By Naomi Coffman ’16
Benjamin Netanyahu, or Bibi as he is both affectionately and derogatively called, has survived another ballot box battle. In a surprisingly easy victory, Netanyahu secured more than 20% of the general vote and obtained 30 Parliamentary seats for his conservative Likud party. The race, which will win Netanyahu his fourth term in office, belied a popular Western assumption that the conservative, hawkish, internationally minded Prime Minister could not possibly mobilize an increasingly liberal, war-weary, and domestically driven public. Now, Netanyahu’s foreign and domestic critics face a far more secure opponent, one who has regained control over his own party and mastered the art of Israeli politics.
Within the Israeli governmental system, citizens vote for parties, not people. These parties are then awarded a certain number of seats in the country’s Parliament, the Knesset, in proportion to their popularity in the general election. With 30 seats, Netanyahu’s Likud Party controls only 25% of the Knesset’s seats, the rest of which are divided among ten other political factions. In fact, no single party in Israel’s history has ever secured more than half of the Knesset seats, a reality which has fostered a highly fragmented Parliamentary system in which leading parties must cobble together a coalition capable of governing the country. As a conservative, internationally-minded leader, Netanyahu will likely create a coalition drawn from Likud, the conservative Yisrael Beiteinu and Jewish Home parties, the ultra-religious United Torah Judaism and Shas parties, and the centrist Kulanu Party. Although this would alienate the nation’s more liberal Labor and Zionist Union parties, such a coalition would guarantee Netanyahu 67 Knesset seats and force President Reuven Rivlin to appoint him Prime Minister.
So, what does Bibi’s reelection mean for Israel, the United States, Palestine, and the rest of the world? Despite his majority, Netenyahu must overcome several hurdles in the coming weeks before this coalition becomes a reality. Although conflicts with Iran, Palestine, and Lebanon grab headlines, most Israelis are far more concerned with the Israeli economy. Citizens expect Netanyahu to create a viable 2015 budget, address the current affordable housing crisis (which sparked massive demonstrations in 2011), and attempt to stimulate an economy in which annual GDP-per-capita growth has slowed to 0.8%. Netanyahu’s coalition must also encourage more competition in the country’s centralized economy, especially in the monopolized banking, mobile phone, and housing industries. In order to satisfy these popular demands for economic reform and build a functional government, Netanyahu must incorporate the Kulanu Party into his coalition and convince Kulanu leader Moshe Kahlon to serve as his Finance Minister.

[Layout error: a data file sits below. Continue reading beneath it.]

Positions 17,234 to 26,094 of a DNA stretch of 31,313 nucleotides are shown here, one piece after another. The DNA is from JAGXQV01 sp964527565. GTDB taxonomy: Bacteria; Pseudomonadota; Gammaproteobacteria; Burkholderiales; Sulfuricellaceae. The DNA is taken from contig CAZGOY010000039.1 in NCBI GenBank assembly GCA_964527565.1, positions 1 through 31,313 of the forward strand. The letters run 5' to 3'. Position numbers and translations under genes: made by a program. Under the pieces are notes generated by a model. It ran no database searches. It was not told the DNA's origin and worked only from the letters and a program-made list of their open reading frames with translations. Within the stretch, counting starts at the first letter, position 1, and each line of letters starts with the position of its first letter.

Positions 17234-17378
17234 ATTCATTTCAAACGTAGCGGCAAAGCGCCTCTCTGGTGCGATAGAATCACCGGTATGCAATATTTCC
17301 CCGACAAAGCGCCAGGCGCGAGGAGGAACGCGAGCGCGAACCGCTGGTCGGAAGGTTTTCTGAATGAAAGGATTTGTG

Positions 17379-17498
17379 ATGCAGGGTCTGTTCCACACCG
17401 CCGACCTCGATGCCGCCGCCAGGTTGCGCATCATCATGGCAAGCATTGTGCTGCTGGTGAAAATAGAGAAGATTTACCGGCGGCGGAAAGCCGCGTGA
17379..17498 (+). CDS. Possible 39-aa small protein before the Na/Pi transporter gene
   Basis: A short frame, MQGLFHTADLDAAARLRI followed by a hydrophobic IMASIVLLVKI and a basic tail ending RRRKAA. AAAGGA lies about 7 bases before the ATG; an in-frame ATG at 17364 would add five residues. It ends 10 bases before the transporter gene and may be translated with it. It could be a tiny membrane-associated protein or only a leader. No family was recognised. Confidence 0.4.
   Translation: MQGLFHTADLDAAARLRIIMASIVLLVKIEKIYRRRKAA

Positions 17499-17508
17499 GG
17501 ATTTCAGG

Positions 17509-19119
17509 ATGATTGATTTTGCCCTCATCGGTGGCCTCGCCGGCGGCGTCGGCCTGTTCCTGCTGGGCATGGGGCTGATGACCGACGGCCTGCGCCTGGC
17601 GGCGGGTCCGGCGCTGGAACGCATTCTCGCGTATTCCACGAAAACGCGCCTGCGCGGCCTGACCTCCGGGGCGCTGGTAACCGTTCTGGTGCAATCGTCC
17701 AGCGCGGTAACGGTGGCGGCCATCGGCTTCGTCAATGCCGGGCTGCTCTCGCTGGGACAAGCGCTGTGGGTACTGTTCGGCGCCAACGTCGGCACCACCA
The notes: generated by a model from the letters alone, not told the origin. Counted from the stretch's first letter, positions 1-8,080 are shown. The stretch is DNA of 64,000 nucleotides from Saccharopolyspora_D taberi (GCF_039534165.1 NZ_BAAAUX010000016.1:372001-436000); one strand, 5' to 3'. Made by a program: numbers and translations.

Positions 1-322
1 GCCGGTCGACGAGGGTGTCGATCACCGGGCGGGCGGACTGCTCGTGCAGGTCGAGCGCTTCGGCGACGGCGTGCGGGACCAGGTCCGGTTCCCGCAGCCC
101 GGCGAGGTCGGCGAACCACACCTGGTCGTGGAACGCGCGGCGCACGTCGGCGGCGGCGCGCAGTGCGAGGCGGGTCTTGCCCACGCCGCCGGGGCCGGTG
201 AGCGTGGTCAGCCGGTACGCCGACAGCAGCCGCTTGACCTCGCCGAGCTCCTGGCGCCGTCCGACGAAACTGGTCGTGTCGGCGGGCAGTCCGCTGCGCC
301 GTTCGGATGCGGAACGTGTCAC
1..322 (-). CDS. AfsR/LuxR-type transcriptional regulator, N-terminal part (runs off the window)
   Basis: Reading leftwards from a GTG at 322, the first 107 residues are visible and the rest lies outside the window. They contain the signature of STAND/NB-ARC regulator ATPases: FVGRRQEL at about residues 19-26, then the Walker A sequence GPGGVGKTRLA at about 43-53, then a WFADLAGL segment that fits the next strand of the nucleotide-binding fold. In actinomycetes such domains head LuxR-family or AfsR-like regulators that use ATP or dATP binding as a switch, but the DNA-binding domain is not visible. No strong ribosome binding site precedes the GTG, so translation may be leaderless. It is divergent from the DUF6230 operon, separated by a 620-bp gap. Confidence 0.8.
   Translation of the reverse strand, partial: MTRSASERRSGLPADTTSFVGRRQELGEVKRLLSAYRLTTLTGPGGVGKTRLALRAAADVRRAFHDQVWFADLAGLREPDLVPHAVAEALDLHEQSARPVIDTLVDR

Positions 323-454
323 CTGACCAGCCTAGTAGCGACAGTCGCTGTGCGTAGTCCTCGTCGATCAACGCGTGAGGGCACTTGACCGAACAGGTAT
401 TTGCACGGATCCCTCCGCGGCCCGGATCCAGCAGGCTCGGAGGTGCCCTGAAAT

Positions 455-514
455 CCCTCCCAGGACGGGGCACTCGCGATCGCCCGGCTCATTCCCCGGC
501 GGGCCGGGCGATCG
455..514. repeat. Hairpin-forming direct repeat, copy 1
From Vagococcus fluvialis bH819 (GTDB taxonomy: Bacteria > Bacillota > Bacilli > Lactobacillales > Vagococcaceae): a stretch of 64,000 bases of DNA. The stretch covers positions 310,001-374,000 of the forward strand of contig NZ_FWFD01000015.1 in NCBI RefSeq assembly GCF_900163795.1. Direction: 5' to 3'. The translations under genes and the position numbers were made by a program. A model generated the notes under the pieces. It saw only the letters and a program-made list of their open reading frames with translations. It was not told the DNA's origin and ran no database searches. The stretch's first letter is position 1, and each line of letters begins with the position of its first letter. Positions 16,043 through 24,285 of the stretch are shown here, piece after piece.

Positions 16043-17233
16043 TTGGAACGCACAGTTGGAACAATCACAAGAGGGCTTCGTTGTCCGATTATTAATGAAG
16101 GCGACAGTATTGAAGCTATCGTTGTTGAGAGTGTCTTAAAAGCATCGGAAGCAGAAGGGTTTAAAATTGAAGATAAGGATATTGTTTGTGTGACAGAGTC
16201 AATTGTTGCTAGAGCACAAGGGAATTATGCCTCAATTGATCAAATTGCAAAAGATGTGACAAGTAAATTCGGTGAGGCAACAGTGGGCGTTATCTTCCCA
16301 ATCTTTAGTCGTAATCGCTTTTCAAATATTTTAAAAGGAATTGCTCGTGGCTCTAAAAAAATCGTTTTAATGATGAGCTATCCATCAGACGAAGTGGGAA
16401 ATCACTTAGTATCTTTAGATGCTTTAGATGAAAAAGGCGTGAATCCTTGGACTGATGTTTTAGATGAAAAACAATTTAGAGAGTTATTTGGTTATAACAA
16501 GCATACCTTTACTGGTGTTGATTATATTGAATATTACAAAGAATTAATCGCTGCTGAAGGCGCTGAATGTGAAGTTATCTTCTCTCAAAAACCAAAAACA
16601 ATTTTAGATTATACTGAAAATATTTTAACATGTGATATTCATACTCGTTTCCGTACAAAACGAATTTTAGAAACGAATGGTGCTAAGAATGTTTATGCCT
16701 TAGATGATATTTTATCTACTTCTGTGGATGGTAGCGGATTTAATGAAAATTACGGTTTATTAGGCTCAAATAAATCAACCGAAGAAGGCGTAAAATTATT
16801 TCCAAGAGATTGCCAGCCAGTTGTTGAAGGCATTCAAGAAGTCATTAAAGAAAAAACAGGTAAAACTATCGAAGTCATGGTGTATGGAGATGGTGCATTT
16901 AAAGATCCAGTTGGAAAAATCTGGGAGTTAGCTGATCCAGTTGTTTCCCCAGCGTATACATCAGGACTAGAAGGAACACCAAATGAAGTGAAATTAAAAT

Unfortunately, Netanyahu and Kahlon have openly despised each other ever since Kahlon’s defection from Likud. Moshe has openly expressed both his preference for Isaac Herzog, head of the center-left Zionist Union Party and Netanyahu’s primary opponent in the 2015 elections, and his disagreement with Netanyahu’s neo-liberal economic policies. Consequently, Kahlon has demanded a series of concessions before accepting the Ministerial position and already failed to show up to the first round of negotiations. Netanyahu has also squabbled with the likely future Foreign Minister, Avigdor Liberman, whose Yisrael Beiteinu party won only six seats in the election, and consistently ignored one of his closest allies, Naftali Bennett, head of the HaBayit HaYehudi party. Netanyahu’s electoral victory has trapped him in a domestic quagmire of competing interests, which he must tackle before addressing Israel’s mounting international problems.